"Bad things happen, and we must guard against simple explanations in the aftermath," said President Obama in his recent remarks at the memorial service in Tucson.
"For the truth is that none of us can know exactly what triggered this vicious attack," Obama continued. "None of us can know with any certainty what might have stopped those shots from being fired, or what thoughts lurked in the inner recesses of a violent man’s mind."
That was good advice, especially after all the mud throwing in the previous five days, with both sides trying to put the other side’s jersey on the alleged shooter.
The pundits on the left pictured Jared Loughner sitting at a table in a red jersey with Sarah Palin, a little tea party, drawing crosshairs on the Congressional district of Rep. Gabrielle Giffords.
The other side pointed to President Obama’s inflammatory rhetoric, the labeling of his political opponents as "enemies," his threat to escalate the vitriol – "If they bring a knife to the fight, we bring a gun."
At the memorial service, the tone was different. "But what we can’t do is use this tragedy as one more occasion to turn on one another," said President Obama, departing from the "You never want a serious crisis to go to waste" advice from Ron Emanuel, Mr. Obama’s former chief of staff at the White House.
In fact, the initial "simple explanations" for Jared Loughner’s behavior were way off base.
As Zach Osler, former close friend of Loughner, explained on Good Morning America about the accused shooter: "He did not watch TV. He disliked the news. He didn’t listen to political radio. He didn’t take sides. He wasn’t on the left. He wasn’t on the right."
What did, however, have "a profound impact on Jared Loughner’s mindset," said Osler, was a "documentary called Zeitgeist," a conspiracy-mined film that "poured gasoline on his fire."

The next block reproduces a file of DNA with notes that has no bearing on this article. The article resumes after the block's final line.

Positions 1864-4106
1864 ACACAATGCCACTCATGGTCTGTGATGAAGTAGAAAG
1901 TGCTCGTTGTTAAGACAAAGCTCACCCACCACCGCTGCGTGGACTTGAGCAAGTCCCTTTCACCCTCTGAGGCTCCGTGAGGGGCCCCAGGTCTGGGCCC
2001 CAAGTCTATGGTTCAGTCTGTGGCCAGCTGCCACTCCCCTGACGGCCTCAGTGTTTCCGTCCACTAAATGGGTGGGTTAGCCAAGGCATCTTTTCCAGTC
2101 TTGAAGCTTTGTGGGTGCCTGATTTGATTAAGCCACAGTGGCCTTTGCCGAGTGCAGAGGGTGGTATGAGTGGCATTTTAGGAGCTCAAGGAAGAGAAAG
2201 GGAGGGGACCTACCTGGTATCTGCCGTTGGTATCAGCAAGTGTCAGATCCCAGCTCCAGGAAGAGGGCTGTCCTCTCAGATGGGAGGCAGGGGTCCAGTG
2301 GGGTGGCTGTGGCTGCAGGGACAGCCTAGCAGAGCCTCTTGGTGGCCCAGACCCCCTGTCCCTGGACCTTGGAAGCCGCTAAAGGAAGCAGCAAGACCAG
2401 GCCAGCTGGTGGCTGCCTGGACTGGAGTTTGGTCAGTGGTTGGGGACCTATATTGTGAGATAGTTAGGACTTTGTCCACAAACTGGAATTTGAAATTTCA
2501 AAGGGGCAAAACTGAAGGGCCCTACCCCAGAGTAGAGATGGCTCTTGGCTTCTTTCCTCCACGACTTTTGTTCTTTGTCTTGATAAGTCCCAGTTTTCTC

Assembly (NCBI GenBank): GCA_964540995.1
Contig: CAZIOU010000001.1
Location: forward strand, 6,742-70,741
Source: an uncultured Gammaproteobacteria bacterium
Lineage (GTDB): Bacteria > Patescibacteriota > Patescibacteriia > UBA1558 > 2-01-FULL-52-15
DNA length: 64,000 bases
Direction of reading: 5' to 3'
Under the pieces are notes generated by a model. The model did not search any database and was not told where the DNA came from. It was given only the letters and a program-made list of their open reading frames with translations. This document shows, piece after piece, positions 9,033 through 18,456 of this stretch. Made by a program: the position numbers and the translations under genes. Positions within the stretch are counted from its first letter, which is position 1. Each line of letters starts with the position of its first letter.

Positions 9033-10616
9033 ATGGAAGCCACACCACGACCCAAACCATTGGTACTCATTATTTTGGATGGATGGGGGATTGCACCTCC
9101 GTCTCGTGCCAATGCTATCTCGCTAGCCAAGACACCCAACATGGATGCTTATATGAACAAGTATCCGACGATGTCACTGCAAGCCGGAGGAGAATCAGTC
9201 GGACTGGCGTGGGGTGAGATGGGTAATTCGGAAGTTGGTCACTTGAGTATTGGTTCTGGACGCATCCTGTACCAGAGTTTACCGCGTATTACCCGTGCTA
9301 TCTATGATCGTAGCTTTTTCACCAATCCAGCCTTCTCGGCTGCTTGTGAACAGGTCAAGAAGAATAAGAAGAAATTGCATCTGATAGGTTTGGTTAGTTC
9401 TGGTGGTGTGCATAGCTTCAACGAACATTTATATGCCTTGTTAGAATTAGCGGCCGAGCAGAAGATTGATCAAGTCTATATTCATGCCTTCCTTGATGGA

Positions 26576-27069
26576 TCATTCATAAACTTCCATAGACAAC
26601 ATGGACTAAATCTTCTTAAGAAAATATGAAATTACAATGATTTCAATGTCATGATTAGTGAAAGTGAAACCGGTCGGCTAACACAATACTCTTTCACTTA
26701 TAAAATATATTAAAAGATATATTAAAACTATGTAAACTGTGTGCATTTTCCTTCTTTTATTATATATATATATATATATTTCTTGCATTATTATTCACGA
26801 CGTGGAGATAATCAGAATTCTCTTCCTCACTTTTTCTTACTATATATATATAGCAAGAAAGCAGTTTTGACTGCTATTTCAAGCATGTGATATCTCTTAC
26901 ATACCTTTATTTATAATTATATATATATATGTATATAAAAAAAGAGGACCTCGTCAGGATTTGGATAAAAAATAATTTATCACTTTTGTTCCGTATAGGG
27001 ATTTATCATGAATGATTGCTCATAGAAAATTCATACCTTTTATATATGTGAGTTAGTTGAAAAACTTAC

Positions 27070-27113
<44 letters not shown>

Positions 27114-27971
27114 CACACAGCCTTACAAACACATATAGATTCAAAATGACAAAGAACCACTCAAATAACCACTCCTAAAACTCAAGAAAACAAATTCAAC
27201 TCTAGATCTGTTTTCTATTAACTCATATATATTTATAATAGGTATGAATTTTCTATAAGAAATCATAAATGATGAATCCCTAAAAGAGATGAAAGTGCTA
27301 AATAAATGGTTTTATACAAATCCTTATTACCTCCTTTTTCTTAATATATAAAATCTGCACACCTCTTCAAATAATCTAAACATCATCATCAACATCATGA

It a nutshell, the Zeitgeist film asserts that Jesus Christ did not historically exist, that elements in the American government had either planned the September 11 attack on the United States or allowed it to happen, and that crooked bankers are manipulating the world’s media and monetary systems.
In an Associated Press interview, Zach Osler’s father explained that Jared Loughner introduced the Osler family to Loose Change, a film that charges that George W. Bush, Dick Cheney and Donald Rumsfeld, not Osama bin Laden and Mohamed Atta, orchestrated the attacks of September 11.
A group called "Voices of Opposition to War, Racism and Oppression" showed the Loose Change film at the University of Arizona as part of its Fall 2010 film series, a program of steady doses of anti-American, anti-government propaganda.
The first film focused on the "assault on Gaza" by American-backed Israelis. Others focused on America ignoring the rights of Afghan women, America’s "brutal" immigration raids, the American government’s cover-up of oil spill damages by BP, and oppression in Central America by the American market system and U.S. military.
"We are centered here in Tucson, Arizona," says the "Voices of Opposition …" website. "Hopefully, at some point we will branch out to reach Pima Community College and the rest of the community."
At Pima Community College, Jared Loughner was the subject of numerous reports by the school’s Department of Public Safety.
Someone should check if Mr. Loughner was more touched by Sarah Palin’s Alaskan travelogue or by the anti-American outreach program put on by the "Voices of Opposition …," a drumbeat of films and weekly meetings about the purportedly deadly evils of the federal government.
A cab ride away for Jared Loughner on that ill-fated Saturday morning in Tucson, Gabrielle Giffords was the most visible and accessible representative of that allegedly murderous government.
Ralph R. Reiland is an associate professor of economics at Robert Morris University in Pittsburgh.
Ralph R. Reiland
E-mail: [email protected]